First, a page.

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Election 2010

The Takeaway

3-Way Races Complicate Political Calculus

Tuesday, November 02, 2010

Competitive three-way races continue to be a rarity, but the introduction of the Tea Party has increased those numbers this election season. In states where they are taking place, third-time has not proved a charm for political analysts.Instead, it has skewed the numbers and may lead to surprising results in some critical races.

In Alaska, analysts see Tea Party Republican candidate Joe Miller splitting the moderate to liberal Republican vote between incumbent Lisa Murkowski, running as a write-in candidate, and Democrat Scott McAdams. Florida may prove a mirror-image to Alaska's three-way race: Republican Tea Party candidate Marco Rubio polls as the most likely to win the Senate seat, but after a nod from former President Bill Clinton, Gov. Charlie Crist looks set to take some ballots away from Democratic candidate Kendrick Meek.

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The Takeaway

Polling Trends Leading to Election Day

Tuesday, November 02, 2010

Pollster describe elections like a horse race for a good reason: leads shrink, grow, and change hands, until at the very end, someone crosses the finish line first, and a winner is crowned.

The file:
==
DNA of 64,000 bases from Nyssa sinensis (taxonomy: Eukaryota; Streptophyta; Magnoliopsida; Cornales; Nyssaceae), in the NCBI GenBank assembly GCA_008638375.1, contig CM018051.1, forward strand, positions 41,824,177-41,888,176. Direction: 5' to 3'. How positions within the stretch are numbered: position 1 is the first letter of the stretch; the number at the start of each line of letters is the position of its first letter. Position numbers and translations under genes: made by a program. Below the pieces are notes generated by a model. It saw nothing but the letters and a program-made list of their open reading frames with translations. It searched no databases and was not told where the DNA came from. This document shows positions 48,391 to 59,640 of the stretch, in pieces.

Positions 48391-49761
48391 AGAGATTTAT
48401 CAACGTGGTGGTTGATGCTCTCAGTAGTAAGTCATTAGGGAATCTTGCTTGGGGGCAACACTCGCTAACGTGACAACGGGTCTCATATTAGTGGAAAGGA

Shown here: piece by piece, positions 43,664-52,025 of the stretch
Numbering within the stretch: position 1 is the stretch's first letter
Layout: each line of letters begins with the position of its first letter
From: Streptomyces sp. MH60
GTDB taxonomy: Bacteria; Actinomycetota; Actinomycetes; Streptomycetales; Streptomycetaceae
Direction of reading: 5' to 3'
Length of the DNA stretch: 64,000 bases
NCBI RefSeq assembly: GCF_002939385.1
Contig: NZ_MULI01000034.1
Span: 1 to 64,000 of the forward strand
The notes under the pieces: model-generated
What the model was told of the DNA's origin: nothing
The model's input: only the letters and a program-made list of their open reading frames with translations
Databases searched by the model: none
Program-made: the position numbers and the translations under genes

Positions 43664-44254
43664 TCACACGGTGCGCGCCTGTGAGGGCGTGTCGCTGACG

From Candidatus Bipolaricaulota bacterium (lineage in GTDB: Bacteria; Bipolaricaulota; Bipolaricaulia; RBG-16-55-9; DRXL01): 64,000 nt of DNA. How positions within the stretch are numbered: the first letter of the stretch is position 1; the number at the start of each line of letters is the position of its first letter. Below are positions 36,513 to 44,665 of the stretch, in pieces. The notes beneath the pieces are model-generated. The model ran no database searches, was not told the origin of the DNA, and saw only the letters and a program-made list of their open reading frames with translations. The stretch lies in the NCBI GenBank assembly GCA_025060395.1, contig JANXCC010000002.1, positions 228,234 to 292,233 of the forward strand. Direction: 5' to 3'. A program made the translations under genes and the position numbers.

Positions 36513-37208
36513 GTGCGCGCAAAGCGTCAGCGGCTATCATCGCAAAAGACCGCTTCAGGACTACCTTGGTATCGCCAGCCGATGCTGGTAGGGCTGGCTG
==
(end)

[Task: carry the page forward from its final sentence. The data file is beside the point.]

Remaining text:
John Zogby, president and CEO of polling firm Zogby International has been monitoring these changes in the final days leading up to Election Day.

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It's A Free Country ®

Your Voices on Voting

Tuesday, November 02, 2010

WNYC

Today is voting day and we've asked you to call in to tell us how you feel this election — and you did!

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The Takeaway

Voters' Voices from Around the Country

Tuesday, November 02, 2010

We hear from voters from around the country about their trip to the voting booth and how they feel on election day. Text DECIDE to 69866 to tell us your voting story (download the iPhone app). Find out more.

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The Takeaway

For Senate Races, Obama's Visits Prove Mixed Blessing

Tuesday, November 02, 2010

President Obama has had a large impact on several key Senate races — for better and for worse.

In Pennsylvania's Senate race, Democrat Joe Sestak relied on Obama to rally the core group of African American voters he'll need to win the election – and it appears to be working.

But a little further south, in West Virginia, Democratic Governor Joe Manchin is facing a tough special election bid for the late Sen. Robert Byrd's seat — and has been repeatedly called a "rubber stamp" for Obama.

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The Takeaway

Previewing the Senate's Likely 'Tea Party Bloc'

Tuesday, November 02, 2010

The Tea Party has grown up fast. Back in April, the news was dominated by images of scrappy rallies and angry voters. By November, Tea Party groups have backed some candidates who seem poised to win their races, and the movement has acquired both serious financial backing and a "godfather" waiting to help them establish power when (or if) they arrive in the Senate this January.

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The Takeaway

Tight Races Could Lead To Recounts

Monday, November 01, 2010